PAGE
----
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How to Relieve Tooth Pain from Whitening Strips

How to Relieve Tooth Pain from Whitening Strips

A gleaming white smile can boost your self-confidence, and today’s tooth-whitening products are easier than ever to use at home. Whitening strips have become incredibly popular over the last few years. It is easy to understand their appeal since they promise white smiles; they are easy to use, relatively cheap, and give immediate results. People can achieve the beautiful smile of their dreams in a couple of hours. But you may ask, “why do my teeth hurt after using whitening strips?”. Don’t fret! There are straightforward, fast ways to regain that smile without the pain. Here’s everything you need to know about quickly and effectively reversing your dental distress caused by those popular teeth brighteners.

 

 

The Causes of Tooth Pain After Whitening Strips

Tooth sensitivity is the most common side effect of using whitening strips. This is caused by hydrogen peroxide, which breaks down the enamel and exposes the underlying dentin layer of the teeth. When this happens, it can cause sharp pains when exposed to hot or cold temperatures or anything sweet or acidic. This is a normal reaction, although it can be uncomfortable for some people.

Tips to Reduce Sensitivity

If you are whitening your teeth at home and developing sensitivity, the techniques below may help. These tips may also be helpful if you’ve had your teeth whitened at the dentist’s office.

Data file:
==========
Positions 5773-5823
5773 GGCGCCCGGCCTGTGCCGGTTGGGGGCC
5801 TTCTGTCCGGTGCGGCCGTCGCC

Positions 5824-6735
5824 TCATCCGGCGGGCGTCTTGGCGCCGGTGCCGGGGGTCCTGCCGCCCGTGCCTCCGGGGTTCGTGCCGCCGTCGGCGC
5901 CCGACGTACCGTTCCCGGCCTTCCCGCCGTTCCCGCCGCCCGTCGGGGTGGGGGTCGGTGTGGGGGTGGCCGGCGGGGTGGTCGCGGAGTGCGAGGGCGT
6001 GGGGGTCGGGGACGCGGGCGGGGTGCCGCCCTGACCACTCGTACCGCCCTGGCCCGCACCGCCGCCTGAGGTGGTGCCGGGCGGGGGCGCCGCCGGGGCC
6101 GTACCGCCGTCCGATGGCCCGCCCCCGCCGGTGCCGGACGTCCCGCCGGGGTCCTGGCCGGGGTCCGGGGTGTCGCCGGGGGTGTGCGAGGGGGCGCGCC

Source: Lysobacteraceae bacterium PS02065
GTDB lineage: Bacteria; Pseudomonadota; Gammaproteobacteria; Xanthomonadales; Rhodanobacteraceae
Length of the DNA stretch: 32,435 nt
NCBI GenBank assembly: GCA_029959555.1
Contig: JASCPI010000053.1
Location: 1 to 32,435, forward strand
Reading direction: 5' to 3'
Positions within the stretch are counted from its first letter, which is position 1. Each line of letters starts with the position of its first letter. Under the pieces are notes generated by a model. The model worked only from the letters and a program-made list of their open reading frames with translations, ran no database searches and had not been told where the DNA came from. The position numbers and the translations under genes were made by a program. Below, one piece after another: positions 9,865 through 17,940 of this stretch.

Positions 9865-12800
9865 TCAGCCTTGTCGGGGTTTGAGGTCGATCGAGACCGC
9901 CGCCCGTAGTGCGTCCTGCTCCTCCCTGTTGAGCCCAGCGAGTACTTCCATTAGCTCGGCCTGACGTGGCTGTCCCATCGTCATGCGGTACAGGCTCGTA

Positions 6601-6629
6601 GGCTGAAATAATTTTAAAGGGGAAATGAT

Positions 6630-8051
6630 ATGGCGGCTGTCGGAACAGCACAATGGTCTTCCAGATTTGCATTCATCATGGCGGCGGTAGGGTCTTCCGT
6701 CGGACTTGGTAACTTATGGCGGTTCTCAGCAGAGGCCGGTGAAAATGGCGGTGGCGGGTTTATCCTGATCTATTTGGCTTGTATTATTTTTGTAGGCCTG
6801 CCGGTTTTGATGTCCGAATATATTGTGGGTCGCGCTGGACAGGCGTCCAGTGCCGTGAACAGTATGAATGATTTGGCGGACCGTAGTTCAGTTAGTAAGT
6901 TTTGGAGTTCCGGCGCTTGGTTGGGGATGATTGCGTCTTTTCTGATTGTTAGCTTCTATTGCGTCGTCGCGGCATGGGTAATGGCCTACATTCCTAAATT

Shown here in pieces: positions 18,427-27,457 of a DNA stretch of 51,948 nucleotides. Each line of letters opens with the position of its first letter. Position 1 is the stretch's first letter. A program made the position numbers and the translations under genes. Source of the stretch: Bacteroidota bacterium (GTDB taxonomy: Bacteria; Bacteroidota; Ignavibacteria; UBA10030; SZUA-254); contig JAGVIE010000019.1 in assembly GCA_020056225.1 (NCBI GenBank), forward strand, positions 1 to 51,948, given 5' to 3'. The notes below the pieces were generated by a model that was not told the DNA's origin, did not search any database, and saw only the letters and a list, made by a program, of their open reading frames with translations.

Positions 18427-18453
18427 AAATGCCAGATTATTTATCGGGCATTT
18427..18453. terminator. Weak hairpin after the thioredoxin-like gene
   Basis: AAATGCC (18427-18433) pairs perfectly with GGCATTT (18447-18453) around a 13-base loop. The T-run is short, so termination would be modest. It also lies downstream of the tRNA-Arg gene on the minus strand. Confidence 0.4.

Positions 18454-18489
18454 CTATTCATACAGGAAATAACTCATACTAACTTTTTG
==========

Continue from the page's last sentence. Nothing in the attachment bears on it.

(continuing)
1. how to use whitening strips properlyFollow the instructions. It’s important to follow all the instructions closely, whether they’re your dentist’s directions when using a professional product or the manufacturer’s instructions for over-the-counter products. Never whiten your teeth for longer than recommended.
  2. Cut back. Try cutting back to every-other-day treatments if sensitivity starts to develop, and try shorter application times. Sometimes just giving your teeth a short break between treatments can help alleviate symptoms.
  3. Take a pain reliever beforehand. Taking pain medication, such as Advil (ibuprofen) or Aleve (naproxen), can help reduce or prevent symptoms if you take it before applying the whitening product.
  4. Use a product with less peroxide. While you may think that a higher level of peroxide might give you a better result, it’s not worth it if you have pain. Check to see if you are using a product with a lower peroxide level (6% to 10% is a relatively low peroxide level for most people).
  5. Limit cold drinks and foods during treatment. Whitening can really make sensitivity issues worse. Limiting very cold or very hot food and drinks during treatment can minimize your symptoms.
  6. Don’t overuse whitening products. It’s important to follow instructions and not leave whitening products on your teeth longer than recommended. However, it’s also important to avoid using them for more treatment sessions than you should. Doing this can make your teeth very sensitive or even damage them.
  7. Use fluoride rinses and sensitivity toothpaste. These products can help protect sensitive teeth and alleviate the symptoms. Fluoride treatments are also sometimes recommended either before, during, or after you whiten your teeth.
  8. Use a soft-bristled toothbrush. Softer bristles are gentler on your teeth and gums. This can help cut back on your symptoms.
  9. Get help. Always call your dentist if your sensitivity issues continue or worsen when using a whitening treatment. Sensitivity can be a symptom of a serious problem like receding gums or cavities.